Gun rights advocates holding rally and march Saturday in Downtown
Jeremy M. Lazarus | 7/2/2020, 6 p.m.
Thousands of people are expected to descend on Richmond this Saturday for a protest at the State Capitol against perceived injustice— new gun control laws that went into effect Wednesday, July 1.
The Open Carry 100K March, organized by a group called Liberty in Virginia, wants to showcase their disdain for the laws that include restoring handgun purchases limits to one a month and a requirement that any seller of a firearm must perform a background check on the buyer before completing the sale.
“This rally on July Fourth is to show that gun owners will not be trampled on! We are citizens who demand our 2nd Amendment rights be protected by the very people who swore an oath to protect us. Any and all gun laws are an infringement and are unconstitutional!” the group stated in a manifesto posted on Facebook.
The rally, to start at 8 a.m. and last into the afternoon, is to feature speeches from GOP state Sen. Amanda Chase of Chesterfield, who is running for governor, and others.
One group, The Right to Bear Arms in Virginia, plans to gather at 10 a.m. in the 1500 block of East Cary Street for a short march to Capitol Square during which they plan to distribute flyers and other literature on the cause.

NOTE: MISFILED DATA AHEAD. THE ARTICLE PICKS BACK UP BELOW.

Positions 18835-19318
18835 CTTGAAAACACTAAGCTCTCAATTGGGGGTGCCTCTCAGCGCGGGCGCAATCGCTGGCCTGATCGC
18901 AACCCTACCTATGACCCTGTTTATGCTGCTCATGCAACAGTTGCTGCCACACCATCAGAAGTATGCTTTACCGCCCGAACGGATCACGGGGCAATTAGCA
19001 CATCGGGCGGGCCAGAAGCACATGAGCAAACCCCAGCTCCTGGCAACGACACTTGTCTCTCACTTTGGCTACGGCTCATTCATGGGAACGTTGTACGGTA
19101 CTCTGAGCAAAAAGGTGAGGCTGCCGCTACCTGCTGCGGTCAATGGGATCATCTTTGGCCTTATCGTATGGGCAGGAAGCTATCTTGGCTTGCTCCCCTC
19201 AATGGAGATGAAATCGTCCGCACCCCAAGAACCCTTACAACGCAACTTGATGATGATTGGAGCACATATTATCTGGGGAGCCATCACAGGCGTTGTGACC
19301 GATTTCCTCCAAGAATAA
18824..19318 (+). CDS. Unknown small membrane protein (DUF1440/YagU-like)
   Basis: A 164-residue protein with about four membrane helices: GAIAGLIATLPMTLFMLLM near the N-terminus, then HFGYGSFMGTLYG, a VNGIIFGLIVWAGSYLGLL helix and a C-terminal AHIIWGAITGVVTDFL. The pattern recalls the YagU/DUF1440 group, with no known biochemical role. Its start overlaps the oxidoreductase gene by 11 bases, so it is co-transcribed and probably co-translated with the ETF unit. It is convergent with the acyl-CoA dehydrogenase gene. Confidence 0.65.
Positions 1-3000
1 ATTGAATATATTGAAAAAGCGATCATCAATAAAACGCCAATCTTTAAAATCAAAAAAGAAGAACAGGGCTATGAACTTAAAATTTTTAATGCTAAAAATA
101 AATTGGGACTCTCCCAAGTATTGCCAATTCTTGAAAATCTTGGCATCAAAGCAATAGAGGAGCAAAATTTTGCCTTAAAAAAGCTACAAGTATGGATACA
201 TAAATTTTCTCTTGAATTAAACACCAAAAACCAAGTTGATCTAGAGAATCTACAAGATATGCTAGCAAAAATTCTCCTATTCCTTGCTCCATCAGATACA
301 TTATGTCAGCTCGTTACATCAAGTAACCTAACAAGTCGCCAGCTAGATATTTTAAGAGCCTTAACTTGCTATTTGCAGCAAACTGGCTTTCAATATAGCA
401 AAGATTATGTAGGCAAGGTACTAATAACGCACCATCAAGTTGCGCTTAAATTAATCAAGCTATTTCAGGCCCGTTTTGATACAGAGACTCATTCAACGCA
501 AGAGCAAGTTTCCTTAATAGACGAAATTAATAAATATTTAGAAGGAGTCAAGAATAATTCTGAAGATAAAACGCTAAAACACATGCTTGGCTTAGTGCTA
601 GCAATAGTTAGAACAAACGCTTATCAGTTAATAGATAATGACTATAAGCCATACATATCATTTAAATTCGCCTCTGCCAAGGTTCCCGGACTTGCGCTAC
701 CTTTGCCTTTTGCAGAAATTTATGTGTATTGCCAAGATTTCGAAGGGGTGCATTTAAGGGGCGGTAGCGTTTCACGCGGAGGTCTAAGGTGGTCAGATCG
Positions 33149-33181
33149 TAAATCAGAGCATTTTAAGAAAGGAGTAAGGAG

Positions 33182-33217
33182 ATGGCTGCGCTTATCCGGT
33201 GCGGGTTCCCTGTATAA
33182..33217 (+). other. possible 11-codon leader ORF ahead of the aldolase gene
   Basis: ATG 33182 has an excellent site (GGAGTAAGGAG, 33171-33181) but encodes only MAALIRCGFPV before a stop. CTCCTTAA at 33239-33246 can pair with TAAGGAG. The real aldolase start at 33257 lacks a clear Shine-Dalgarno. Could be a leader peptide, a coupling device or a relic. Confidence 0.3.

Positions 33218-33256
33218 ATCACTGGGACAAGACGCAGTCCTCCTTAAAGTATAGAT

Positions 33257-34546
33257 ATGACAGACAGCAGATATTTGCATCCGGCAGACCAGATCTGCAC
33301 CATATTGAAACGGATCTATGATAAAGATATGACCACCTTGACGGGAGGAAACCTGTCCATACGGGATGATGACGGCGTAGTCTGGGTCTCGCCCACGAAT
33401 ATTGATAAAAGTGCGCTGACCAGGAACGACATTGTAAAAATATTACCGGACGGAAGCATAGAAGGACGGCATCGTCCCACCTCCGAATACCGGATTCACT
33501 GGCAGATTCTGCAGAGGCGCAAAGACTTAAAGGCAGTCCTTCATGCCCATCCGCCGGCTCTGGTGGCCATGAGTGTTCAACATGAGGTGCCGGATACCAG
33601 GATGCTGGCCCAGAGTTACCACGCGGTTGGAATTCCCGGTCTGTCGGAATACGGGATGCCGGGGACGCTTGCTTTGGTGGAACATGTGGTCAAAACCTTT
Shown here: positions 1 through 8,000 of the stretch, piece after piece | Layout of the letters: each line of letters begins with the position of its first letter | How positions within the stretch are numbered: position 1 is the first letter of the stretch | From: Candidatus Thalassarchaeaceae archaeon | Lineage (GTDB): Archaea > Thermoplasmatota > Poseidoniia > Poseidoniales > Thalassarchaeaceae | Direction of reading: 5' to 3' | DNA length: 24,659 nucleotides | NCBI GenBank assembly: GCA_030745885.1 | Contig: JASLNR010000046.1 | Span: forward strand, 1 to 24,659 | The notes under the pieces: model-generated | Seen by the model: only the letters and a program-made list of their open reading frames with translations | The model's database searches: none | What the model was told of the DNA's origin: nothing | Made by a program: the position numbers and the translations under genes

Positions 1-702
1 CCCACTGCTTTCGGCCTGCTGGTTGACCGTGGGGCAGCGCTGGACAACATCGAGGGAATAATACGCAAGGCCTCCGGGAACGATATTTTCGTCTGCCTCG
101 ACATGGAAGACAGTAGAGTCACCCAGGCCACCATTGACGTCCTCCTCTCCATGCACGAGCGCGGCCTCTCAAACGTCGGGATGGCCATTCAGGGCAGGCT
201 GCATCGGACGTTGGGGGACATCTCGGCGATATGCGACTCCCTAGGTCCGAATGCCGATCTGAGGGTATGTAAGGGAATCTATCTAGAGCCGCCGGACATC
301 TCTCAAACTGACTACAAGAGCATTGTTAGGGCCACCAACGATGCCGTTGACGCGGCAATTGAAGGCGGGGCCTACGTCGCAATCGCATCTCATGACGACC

Gun rights groups drew 15,000 people to the State Capitol in January in a fruitless bid to halt the laws from passage by the General Assembly. Gun rights activists, including the Virginia Citizens Defense League, have taken the battle to court in an effort to overturn the laws as violations of the constitutional right to keep and bear arms.
In a first test, a Goochland County judge refused on June 25 to issue a temporary injunction to halt the one-handgun-a-month law from going into effect on July 1. Virginia previously had the sales restriction that was initiated in 1990 by then-Gov. L. Douglas Wilder. However, Republicans lifted the purchase restrictions in 2012 before Democrats, who won control of the General Assembly in last November’s elections, reinstated it.
Gun rights groups also have filed a separate case in Lynchburg Circuit Court challenging the new law requiring background checks for all gun sales, including private ones and ones that take place at gun shows. That law closes a loophole that allowed buyers and sellers to bypass documentation of sales and made it easier for those with criminal records or those adjudged mentally ill to obtain weapons under the radar.